I’ve written in the past about managed democracy, which is a political system that is ostensibly a democracy but which is actually being controlled and managed by some sort of oligarchy. As part of that I wrote in May 2016 about the remarkable fact that our two major political parties had two massively unpopular front-runners in the presidential election:
What we’re seeing is a symptom of managed democracy, a term usually aimed at Vladimir Putin’s Russia but which, many argue, describes the United States. In a paper about managed democracy in Russia, we find,
According to Tretyakov’s definition, managed democracy is a democracy (as there are elections, voters have alternative options, there is media freedom, leaders are changing), but it is corrected by the ruling class (or rather that part of it that holds power).
Put another way, this is why we can’t have nice things. We aren’t really in charge.
Today let me call your attention to “America’s Heart of Darkness” by Elizabeth Bruenig at the Washington Post. She writes that like the character Charles Marlow in Conrad’s novel, at least some Americans have seen the heart of darkness at the center of U.S. politics.
Marlow’s is a civic kind of going mad, where the veil is lifted from politics and what lies beneath makes participation in ordinary political life with a quiet mind impossible. By the time he returns, what once seemed placid and unremarkable seems sinister and false — and it is.
We’re about there, I think — perhaps not every single one of us, perhaps not just yet, but the conditions are right and the summer is long. The entire 2016 episode has been, in some sense, an introspective journey into America’s own innermost parts, with Donald Trump’s victory prompting a nervous self-inventory of what we value, whether our institutions work and to what degree we ought to trust one another. The full contents of that inward odyssey have yet to unfold. But on the question of institutional functioning, the news is unequivocally grim. Like Marlow, even after this particular chapter has ended, we are likely to find ourselves changed by what we’ve seen.
Whether national politics were ever really open and honest is a debatable point, of course. Before we went to a primary system, the old method of choosing presidential nominees at big, messy national conventions was often accused of being corrupt and undemocratic. Deals were made in smoke-filled rooms and, voila , here’s your ticket. But we got some pretty good presidents out of those smoke-filled rooms. I’m old enough to remember watching those conventions on television, and in retrospect they seem more honest and transparent than what we’ve got now.
Bruenig writes (as I have written in the past) that we may never know if the Russians really did change the outcome of the election. And we still don’t know if Donald Trump was conciously aware of and complicit in the Russian interference. But those are secondary considerations.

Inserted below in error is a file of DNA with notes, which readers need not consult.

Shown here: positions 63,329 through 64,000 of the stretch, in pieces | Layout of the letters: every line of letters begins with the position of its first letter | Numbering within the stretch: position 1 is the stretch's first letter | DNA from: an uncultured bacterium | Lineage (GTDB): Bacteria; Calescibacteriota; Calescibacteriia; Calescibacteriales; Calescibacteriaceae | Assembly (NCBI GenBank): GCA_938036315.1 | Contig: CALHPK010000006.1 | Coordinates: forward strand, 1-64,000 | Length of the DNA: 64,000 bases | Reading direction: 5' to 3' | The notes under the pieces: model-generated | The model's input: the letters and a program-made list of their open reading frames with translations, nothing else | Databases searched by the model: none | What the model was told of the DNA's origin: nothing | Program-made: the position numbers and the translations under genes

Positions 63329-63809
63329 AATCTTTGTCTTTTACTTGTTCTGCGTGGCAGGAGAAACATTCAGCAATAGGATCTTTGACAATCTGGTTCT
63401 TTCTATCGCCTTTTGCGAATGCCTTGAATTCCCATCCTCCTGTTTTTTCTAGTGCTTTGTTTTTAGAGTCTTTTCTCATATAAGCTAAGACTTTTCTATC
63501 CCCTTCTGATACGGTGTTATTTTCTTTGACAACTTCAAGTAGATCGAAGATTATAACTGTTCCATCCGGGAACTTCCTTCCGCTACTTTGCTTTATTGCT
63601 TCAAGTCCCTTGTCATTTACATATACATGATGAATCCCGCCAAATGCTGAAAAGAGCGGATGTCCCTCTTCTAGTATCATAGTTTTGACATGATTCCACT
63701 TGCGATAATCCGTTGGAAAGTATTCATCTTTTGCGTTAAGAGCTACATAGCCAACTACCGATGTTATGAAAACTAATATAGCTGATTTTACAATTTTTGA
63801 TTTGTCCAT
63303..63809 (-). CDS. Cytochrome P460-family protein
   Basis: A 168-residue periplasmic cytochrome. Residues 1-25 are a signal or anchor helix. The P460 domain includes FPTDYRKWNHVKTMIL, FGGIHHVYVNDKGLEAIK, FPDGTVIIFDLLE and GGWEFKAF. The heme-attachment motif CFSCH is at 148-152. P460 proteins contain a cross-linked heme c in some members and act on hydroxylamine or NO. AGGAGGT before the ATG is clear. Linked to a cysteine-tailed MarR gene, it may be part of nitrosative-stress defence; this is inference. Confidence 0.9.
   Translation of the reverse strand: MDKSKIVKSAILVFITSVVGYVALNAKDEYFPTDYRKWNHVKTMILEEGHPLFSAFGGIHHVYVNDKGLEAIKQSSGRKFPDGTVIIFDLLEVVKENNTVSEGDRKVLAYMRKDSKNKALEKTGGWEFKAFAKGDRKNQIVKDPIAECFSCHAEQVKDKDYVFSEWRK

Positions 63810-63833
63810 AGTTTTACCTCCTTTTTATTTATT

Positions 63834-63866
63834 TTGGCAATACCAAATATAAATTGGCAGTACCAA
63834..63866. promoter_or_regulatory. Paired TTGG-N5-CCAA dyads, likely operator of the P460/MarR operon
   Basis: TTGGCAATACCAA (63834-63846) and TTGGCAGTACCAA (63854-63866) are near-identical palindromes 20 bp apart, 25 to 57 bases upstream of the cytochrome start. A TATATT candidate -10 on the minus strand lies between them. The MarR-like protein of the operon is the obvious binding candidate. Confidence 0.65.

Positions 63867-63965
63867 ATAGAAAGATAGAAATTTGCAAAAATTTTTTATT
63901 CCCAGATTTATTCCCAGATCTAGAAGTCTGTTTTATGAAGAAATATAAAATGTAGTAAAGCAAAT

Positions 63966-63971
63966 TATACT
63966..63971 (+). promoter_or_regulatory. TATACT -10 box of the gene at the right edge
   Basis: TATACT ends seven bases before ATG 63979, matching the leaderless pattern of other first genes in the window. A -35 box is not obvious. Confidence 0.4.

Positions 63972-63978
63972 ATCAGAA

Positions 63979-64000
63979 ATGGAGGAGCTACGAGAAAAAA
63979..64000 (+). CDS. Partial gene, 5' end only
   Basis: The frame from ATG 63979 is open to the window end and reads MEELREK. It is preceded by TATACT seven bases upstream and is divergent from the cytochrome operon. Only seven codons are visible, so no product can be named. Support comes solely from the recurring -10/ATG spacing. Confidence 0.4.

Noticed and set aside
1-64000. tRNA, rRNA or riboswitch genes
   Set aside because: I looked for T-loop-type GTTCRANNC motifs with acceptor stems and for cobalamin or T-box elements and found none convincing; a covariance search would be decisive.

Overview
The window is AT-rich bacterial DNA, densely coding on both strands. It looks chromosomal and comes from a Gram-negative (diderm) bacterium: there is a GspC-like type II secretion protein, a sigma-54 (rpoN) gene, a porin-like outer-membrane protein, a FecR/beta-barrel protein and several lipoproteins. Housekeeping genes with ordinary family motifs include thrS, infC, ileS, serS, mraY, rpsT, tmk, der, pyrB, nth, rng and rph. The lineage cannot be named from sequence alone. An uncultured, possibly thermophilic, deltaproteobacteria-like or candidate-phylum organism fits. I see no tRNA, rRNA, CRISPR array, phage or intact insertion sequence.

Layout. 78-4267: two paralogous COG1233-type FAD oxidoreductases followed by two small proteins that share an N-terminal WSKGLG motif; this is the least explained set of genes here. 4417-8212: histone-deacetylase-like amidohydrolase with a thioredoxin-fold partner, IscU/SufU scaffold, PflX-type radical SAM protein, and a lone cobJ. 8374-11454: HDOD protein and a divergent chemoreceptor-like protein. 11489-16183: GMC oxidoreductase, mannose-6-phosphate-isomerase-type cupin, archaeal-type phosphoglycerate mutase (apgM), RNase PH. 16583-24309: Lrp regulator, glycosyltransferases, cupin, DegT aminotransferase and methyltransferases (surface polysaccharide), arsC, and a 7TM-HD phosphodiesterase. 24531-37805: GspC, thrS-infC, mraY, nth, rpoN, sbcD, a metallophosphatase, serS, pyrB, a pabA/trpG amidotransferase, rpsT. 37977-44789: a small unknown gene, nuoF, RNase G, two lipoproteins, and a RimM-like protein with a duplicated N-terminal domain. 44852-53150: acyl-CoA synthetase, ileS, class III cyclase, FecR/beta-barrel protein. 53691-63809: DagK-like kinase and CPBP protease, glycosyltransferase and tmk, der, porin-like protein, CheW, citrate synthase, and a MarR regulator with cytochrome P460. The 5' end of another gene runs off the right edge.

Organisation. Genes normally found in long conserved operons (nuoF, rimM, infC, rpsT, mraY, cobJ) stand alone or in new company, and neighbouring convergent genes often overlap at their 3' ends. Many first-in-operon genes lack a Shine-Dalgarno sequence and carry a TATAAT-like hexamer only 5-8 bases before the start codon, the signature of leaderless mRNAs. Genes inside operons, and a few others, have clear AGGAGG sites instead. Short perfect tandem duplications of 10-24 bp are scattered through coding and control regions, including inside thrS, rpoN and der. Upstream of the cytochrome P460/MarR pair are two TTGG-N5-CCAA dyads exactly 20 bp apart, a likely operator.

The primary things are these: It just wasn’t that hard for a foreign power to tinker with our deliberative democratic process, which suggests that it just isn’t that hard, full stop, for anyone to tinker with our deliberative democratic process. And if Trump’s campaign played along, those who benefited when he won don’t really seem to mind. Republicans will issue all sorts of official-sounding tweets and news releases decrying the subversion of America’s hallowed institutions, but they’ve got their tax cuts and Supreme Court seats, and they’re not going to initiate impeachment proceedings or primary Trump come 2020. A neutral observer couldn’t be blamed for concluding that the rich and powerful people who contend for control of the country don’t much care how public offices wind up in their hands, so long as they do.
Donald Trump is an abomination. He’s a walking moral cesspool. He is clearly unfit for office. He’s safe, for now, because the elites find him useful. Because he is also a moron he probably doesn’t realize he’s just a tool. But he is.
And this is true across the board. Those emails the Russians loosed upon the electorate were damning precisely because they revealed a similar scheme operating in miniature during the Democratic primary campaign: The supposedly neutral DNC functioned as more or less a Clinton campaign organ, subsisting off Clinton campaign funds and musing behind the scenes about targeting then-primary contender Bernie Sanders for being a secular Jew, how best to discipline his campaign for complaining about the DNC’s partiality and, ironically, how to properly dispel the appearance of a DNC conspiracy against Sanders.
The gravity and legality of the two exercises in meddling differ, certainly. But they both operate to wound our faith in democratic legitimacy.
A lot of commenters to this article are sputtering about false equivalence. But of course I agree with Bruenig. Hillary Clinton’s nomination was a done deal months before the primaries started, a fact that has been publicly confirmed in many ways. What the Democrats did to railroad Clinton’s nomination makes the smoke-filled rooms at the old national conventions seem downright guileless and innocent.